3. Extrajudicial Settlement of Estate An annotation is placed on new certificates of title issued pursuant to the distribution and partition of a decedent’s real property to warn third persons on the possible interests of excluded heirs or unpaid creditors. The annotation creates a legal encumbrance or lien on the real property in favor of the excluded heirs or creditors. Accordingly, when a buyer purchases a real property despite the annotation, he must be ready for the possibility that the title could be subject to the rights of excluded creditors or heirs. (Sec. 4, Rule 74 of the Rules of Court; Tan v. Benolirao, et al., G.R. No. 153820, October 16, 2009) This lien may be cancelled after 2 years by filing a petition to cancel.
4. Easement or Right of Way
An easement is a real right on a property giving another property some right over it. (Private Development Corp v. Court of Appeals, G.R. No. 136897, November 22, 2005) Easements are either voluntary or legal and differ in grounds for creation and dissolution or cancellation. Accordingly, when a buyer discovers an easement of a right of way annotated on the certificate of title, it must investigate further to determine the scope and conditions of the easement.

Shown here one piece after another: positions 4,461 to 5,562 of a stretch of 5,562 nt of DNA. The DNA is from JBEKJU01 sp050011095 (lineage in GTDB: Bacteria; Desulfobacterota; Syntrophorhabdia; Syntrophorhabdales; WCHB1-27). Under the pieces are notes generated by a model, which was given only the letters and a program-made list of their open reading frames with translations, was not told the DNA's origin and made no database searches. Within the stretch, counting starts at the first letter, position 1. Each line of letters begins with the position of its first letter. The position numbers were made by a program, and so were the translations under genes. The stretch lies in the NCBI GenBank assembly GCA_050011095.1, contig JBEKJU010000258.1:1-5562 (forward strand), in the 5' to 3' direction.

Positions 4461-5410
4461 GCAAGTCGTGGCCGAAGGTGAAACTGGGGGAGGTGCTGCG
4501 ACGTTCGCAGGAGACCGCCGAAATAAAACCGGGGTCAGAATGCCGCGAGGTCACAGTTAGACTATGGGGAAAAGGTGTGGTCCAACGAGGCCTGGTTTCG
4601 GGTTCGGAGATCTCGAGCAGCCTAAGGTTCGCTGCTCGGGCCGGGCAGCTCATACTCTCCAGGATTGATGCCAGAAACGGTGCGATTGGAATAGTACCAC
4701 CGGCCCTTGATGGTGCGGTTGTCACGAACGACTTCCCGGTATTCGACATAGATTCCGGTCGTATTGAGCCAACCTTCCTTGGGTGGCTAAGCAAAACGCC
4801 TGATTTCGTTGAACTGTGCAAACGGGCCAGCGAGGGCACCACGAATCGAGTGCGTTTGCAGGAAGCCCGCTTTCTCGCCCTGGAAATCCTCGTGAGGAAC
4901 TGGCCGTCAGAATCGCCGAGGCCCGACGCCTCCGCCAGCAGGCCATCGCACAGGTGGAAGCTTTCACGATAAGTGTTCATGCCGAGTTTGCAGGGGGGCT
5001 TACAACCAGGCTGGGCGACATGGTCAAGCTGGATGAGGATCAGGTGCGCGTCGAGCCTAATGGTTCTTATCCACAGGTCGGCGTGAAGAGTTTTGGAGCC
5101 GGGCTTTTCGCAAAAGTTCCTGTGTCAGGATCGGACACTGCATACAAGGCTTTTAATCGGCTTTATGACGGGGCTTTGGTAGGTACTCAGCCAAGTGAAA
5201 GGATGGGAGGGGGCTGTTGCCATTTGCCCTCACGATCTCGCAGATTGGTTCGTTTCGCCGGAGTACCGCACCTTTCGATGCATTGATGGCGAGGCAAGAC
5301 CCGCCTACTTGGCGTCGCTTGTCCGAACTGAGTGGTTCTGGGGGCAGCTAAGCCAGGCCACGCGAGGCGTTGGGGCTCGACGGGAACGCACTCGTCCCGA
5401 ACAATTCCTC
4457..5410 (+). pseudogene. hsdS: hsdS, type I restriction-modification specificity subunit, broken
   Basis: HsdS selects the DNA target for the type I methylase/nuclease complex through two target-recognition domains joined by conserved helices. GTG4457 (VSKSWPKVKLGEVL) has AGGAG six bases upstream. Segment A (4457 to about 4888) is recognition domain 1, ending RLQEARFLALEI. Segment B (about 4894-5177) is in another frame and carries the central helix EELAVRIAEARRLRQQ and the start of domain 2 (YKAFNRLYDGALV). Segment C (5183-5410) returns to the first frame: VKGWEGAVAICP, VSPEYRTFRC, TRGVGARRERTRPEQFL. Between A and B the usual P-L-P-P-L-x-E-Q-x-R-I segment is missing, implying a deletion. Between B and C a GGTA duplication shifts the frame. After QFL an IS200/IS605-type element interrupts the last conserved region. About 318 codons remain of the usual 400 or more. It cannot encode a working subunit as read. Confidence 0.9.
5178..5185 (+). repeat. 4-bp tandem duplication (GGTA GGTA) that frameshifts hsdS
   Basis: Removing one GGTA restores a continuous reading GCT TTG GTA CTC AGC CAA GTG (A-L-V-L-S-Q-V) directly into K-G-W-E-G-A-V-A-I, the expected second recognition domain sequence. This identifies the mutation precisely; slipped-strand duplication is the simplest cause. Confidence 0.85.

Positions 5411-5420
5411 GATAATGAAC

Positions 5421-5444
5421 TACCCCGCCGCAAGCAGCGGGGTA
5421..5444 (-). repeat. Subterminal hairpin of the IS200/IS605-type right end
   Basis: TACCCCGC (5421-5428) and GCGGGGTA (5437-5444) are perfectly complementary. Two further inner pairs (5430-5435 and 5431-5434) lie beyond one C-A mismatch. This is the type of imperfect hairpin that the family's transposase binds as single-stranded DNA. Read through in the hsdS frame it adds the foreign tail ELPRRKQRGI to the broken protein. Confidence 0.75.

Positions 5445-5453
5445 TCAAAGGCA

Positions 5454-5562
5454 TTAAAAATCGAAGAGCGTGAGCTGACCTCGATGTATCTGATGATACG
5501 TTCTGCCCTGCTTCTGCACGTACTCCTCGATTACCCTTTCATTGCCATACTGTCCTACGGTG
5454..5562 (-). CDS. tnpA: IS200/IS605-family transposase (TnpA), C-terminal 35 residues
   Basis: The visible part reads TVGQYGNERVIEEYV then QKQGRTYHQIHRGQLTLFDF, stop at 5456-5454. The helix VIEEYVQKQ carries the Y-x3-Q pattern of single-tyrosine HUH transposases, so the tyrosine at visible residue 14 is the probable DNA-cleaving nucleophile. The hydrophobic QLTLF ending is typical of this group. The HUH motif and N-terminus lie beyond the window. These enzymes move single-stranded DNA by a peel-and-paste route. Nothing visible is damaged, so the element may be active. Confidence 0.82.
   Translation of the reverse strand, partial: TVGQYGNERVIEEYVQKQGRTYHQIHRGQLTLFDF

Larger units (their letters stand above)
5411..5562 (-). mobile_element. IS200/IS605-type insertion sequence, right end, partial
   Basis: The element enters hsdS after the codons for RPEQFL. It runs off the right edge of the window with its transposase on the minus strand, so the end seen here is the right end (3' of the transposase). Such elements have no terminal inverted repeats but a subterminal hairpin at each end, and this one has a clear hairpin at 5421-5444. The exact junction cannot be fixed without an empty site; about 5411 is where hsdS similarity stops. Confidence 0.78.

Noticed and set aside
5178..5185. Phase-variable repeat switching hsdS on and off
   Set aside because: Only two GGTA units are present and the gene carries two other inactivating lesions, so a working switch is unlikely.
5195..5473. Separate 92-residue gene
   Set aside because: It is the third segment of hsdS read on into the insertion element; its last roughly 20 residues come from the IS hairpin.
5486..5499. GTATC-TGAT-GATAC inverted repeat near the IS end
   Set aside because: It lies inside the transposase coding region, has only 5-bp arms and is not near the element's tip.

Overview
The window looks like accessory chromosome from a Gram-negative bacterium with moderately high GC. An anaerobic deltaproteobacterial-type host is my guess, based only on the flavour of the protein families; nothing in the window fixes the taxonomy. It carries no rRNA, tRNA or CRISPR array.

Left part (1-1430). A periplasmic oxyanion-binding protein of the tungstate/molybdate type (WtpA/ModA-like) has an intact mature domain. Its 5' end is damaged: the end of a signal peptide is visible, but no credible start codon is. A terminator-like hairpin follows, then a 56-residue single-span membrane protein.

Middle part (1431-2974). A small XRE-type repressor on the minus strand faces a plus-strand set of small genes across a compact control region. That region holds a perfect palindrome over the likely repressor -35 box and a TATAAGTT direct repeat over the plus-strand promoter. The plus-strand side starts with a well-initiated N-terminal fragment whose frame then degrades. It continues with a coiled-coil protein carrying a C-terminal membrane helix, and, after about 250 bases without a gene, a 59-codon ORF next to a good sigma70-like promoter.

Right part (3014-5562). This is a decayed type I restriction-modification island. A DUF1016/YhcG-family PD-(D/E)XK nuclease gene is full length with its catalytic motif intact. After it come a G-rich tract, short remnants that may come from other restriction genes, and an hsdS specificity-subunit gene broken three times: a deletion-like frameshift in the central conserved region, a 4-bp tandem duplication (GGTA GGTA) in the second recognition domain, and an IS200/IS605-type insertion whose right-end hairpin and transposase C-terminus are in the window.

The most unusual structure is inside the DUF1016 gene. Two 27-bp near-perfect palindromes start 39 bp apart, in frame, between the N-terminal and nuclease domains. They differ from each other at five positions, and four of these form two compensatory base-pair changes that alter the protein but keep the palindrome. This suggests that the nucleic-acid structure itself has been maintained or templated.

5. Attachments and Orders by a Court
There are various orders issued by courts that may be annotated on certificates of titles. One of the most common is an attachment on the property where the property is levied upon to serve as a security for the satisfaction of any award or for the enforcement of an award already made in a final judgment against the registered owner. There are also other orders issued by courts which may be annotated upon the certificate of title.